2013 ICC Champions Trophy: India vs England - A battle of equals

Feroz Khan

Mahendra Singh Dhoni has it all – ICC WT20 title, ICC Cricket World Cup (50-over) – but one. He is yet to win the ICC Champions Trophy. On the other hand, England have won only one premier ICC tournament till date – the WT20 title. They have never won a major ICC 50-over competition.

England and India lock horns in the final of the ICC Champions Trophy on Sunday with an aim to lift the trophy that has eluded them both all these years. However, the latter can still claim to have won the title once when they were declared the joint winners along with Sri Lanka in 2002. Of course, they would have loved not to share the spoils with their island neighbour. Now, India have another chance to have a go at the title and their captain Mahendra Singh Dhoni will be looking to complete his trophy cabinet with this final piece of silverware.

Alastair Cook, leading England in a major ICC tournament for the first time, will be eager to continue the good run and become the first skipper from his country to lift an ICC trophy in a 50-over competition. He must be confident to walk the extra mile this time because of the team that he has at his disposal and the imperious form that the English bowlers and batsmen have been in in this tourney. The last time England made it to the finals of this competition, West Indies stood in their way and handed them a heartbreaking defeat. Courtney Brown and Ian Bradshaw had staged a remarkable comeback to stitch an unbeaten 71-run stand to land West Indies the 2004 Champions Trophy – in England.

India, the current world champions and top-ranked ODI side, also came close to winning the title twice – in Kenya (2000) and Sri Lanka (2002). In Kenya, they were denied by Chris Cairns who struck an unbeaten century in the final while in Sri Lanka, the rain played spoilsport – twice. So, both these teams will be eager to make up for the past slips (natural or otherwise) on Sunday. It seems a fitting finale to the much debated competition which is to breathe its last as the ICC has finally decided to scrap it altogether due to the packed international calendar. It will be a battle of Indian batting v/s English bowling.

Indian batting, led by Shikhar Dhawan, has been the most consistent while their only concern remains the yet-to-be-tested middle order. The openers have provided them, unfailingly, with a fairly strong start, leaving the upcoming batsmen with the luxury to go hammer and tongs at will. Their strength will be up for a stern test in the event of a failure of the top order and when facing the English pace attack, it is very much a possibility.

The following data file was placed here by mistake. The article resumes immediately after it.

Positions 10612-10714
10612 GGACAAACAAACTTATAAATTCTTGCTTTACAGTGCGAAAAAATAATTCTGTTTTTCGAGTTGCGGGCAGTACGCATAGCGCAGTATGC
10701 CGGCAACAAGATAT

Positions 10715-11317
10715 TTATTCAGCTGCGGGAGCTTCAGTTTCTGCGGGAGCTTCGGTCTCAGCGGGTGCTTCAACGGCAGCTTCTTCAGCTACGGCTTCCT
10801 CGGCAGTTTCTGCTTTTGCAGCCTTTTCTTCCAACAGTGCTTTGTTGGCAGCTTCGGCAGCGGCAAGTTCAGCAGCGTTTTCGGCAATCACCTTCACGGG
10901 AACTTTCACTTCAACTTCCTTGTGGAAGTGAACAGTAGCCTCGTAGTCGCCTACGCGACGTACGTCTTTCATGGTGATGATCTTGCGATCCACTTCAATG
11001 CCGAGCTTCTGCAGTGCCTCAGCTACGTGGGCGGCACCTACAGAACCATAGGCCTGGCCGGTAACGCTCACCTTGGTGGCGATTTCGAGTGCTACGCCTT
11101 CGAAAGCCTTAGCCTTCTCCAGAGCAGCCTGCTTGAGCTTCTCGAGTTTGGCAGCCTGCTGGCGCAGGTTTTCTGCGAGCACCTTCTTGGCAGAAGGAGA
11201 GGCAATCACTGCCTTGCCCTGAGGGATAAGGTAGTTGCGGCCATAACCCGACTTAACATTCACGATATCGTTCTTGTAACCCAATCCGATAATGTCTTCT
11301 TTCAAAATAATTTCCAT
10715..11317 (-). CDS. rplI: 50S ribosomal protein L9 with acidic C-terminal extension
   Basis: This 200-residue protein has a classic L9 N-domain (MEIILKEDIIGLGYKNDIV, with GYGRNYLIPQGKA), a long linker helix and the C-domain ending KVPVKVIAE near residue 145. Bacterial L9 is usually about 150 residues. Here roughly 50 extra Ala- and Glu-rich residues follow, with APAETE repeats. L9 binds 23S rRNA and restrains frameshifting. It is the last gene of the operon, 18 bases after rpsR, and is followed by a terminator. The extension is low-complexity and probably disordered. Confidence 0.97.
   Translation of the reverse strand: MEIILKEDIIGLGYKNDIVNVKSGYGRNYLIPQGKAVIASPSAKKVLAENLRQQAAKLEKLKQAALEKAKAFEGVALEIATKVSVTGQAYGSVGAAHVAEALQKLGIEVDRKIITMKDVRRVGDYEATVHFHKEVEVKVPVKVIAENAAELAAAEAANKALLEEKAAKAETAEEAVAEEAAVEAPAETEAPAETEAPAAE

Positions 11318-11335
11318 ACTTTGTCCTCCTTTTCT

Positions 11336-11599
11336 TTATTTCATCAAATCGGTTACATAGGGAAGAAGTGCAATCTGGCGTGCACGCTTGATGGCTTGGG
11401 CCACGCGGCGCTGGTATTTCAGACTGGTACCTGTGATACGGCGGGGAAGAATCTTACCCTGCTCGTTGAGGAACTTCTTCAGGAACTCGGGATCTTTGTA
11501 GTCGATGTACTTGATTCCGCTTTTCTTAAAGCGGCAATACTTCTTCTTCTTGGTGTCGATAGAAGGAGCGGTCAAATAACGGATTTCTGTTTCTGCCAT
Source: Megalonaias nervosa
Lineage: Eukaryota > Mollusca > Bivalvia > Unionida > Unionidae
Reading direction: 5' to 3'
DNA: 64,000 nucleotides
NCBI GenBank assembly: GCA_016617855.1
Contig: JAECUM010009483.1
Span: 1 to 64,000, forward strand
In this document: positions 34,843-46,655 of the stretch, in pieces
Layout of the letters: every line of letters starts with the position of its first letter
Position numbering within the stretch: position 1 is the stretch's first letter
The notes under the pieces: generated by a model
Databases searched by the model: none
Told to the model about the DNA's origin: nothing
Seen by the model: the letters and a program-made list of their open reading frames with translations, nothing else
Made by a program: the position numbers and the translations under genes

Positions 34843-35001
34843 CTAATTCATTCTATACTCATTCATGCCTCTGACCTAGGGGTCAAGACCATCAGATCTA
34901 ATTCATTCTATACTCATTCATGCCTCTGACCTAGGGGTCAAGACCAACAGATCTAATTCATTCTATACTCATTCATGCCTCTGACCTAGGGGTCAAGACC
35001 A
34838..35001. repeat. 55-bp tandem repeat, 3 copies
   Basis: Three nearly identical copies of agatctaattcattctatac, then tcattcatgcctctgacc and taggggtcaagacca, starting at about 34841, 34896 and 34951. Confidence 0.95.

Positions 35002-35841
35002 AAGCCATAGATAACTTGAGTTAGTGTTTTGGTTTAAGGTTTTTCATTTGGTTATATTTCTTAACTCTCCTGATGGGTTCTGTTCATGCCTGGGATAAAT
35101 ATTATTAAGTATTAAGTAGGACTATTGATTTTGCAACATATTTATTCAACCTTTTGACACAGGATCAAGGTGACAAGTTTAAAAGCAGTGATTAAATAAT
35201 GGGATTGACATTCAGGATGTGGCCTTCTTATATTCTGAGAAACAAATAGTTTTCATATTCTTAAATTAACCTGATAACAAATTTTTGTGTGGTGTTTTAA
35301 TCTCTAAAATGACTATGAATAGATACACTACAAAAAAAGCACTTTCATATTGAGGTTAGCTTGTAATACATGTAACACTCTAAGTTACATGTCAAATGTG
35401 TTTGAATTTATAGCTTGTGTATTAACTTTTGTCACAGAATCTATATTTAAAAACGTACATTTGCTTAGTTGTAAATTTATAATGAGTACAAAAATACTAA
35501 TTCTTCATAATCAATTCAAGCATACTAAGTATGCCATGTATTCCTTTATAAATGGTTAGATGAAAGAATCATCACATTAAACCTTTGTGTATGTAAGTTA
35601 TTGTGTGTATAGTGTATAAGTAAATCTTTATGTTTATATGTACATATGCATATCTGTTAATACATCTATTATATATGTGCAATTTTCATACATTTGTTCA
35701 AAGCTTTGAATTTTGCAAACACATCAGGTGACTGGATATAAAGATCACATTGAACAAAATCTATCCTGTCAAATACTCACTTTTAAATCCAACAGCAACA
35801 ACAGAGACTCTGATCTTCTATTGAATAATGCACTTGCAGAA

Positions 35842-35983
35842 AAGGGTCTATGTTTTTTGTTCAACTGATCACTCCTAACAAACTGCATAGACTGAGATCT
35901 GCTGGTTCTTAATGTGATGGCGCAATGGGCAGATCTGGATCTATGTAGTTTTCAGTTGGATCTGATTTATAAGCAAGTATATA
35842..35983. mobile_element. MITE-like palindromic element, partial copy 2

James Anderson, even in the absence of the conventional swing, has done enough to trouble the batsmen. It is his consistency that has landed him 10 wickets in four games. The duo of Anderson and Stuart Broad was prominent in destroying South African hopes of a title in the semi-final when they shared five wickets between them.

Indian team, it seems, can do nothing wrong at the moment. Be it the form of their batsmen, their flawless fielding or the exploits of their moustachioed men (read: Shikhar Dhawan and Ravindra Jadeja) – everything is working in their favour. It is heartening to see that the team hasn’t lost any focus even in the wake of a major scandal back home.

A worrying factor for India is their death bowling. After Zaheer Khan, they haven’t been able to delegate the responsibility of halting the late charge in the final 10 overs of the innings. Their bowlers have got them the early breakthrough, but plugging the leakage when the batsmen are going after everything will be crucial in this match.

If the rain permits, on Sunday we are in for a close contest between the current two best ODI sides in the world.

Champions Trophy has been marred by controversies in the past and the same was expected this year too. However, England, to the surprise of many, have hosted a competitive event. Apart from the odd incident of a game between Australia and New Zealand being completely abandoned due to persistent rain, so far the tourney can be counted a success. It is a pity that a sleek and crisp Champions Trophy – a tournament that has a much superior claim of being the premier 50-over competition than the oversized World Cup – will cease to exist after the final on Sunday at Edgbaston.